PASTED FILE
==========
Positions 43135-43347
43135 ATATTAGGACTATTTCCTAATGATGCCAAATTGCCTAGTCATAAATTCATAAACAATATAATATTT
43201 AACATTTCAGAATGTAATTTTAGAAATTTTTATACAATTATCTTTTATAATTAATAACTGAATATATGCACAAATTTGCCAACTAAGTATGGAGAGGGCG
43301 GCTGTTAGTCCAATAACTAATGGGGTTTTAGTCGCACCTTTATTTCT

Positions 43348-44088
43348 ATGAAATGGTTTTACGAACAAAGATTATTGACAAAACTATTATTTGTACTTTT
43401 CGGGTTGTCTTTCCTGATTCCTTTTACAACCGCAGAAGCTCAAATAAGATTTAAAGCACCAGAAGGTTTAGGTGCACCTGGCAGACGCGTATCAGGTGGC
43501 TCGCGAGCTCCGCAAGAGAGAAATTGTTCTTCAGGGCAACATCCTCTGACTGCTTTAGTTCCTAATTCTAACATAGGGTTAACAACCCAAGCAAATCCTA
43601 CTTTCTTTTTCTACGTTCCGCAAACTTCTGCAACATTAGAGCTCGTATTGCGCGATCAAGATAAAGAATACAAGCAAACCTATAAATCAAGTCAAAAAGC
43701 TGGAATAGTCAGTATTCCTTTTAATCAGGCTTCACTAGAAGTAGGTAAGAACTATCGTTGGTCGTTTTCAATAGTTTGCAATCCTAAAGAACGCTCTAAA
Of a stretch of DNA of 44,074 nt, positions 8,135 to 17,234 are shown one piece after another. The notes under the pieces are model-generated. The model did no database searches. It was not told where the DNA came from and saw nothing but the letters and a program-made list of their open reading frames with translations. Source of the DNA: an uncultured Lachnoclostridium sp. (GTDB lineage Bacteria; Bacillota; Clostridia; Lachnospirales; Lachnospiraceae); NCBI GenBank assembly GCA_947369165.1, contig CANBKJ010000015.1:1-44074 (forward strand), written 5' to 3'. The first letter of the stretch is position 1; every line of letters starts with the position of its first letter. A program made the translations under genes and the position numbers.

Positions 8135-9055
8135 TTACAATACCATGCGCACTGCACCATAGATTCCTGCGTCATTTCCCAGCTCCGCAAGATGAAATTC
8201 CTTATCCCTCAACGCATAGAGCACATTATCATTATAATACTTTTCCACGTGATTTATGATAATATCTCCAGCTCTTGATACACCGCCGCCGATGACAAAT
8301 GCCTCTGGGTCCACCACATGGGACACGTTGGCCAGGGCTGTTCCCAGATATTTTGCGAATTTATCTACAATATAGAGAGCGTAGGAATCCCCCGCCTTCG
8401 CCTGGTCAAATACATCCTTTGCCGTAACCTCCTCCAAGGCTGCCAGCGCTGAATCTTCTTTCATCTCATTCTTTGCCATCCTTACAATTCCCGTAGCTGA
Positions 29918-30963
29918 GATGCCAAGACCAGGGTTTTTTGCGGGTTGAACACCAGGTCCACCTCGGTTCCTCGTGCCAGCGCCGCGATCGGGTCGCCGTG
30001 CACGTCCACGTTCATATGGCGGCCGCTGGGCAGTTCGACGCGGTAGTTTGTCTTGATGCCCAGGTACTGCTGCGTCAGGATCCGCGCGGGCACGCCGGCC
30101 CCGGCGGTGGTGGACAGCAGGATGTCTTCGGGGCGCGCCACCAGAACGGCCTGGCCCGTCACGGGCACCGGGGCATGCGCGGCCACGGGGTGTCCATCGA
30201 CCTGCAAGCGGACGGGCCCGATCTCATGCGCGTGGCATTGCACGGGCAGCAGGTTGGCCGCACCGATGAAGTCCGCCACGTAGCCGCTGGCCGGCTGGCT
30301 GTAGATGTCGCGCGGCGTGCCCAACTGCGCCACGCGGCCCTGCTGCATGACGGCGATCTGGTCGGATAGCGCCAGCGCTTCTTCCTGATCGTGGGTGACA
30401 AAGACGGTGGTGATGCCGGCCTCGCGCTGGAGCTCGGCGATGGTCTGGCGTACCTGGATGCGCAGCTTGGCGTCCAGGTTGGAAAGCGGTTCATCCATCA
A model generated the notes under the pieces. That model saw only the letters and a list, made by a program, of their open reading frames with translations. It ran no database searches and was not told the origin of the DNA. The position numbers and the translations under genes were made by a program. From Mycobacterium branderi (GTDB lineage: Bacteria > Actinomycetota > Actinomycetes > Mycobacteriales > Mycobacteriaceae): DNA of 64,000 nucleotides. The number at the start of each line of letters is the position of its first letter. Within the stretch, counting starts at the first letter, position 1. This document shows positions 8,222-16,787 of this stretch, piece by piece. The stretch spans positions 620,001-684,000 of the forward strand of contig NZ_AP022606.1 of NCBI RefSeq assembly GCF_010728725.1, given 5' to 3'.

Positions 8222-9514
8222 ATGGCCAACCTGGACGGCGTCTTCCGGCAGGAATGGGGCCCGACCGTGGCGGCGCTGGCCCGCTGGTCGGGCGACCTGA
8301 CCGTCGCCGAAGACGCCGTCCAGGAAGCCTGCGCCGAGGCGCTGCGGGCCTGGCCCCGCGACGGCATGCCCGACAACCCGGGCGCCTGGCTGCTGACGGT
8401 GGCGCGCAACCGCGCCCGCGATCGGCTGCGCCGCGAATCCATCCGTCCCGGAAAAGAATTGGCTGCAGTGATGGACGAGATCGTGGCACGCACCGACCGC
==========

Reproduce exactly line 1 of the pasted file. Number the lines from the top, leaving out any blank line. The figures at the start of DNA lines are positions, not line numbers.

Positions 43135-43347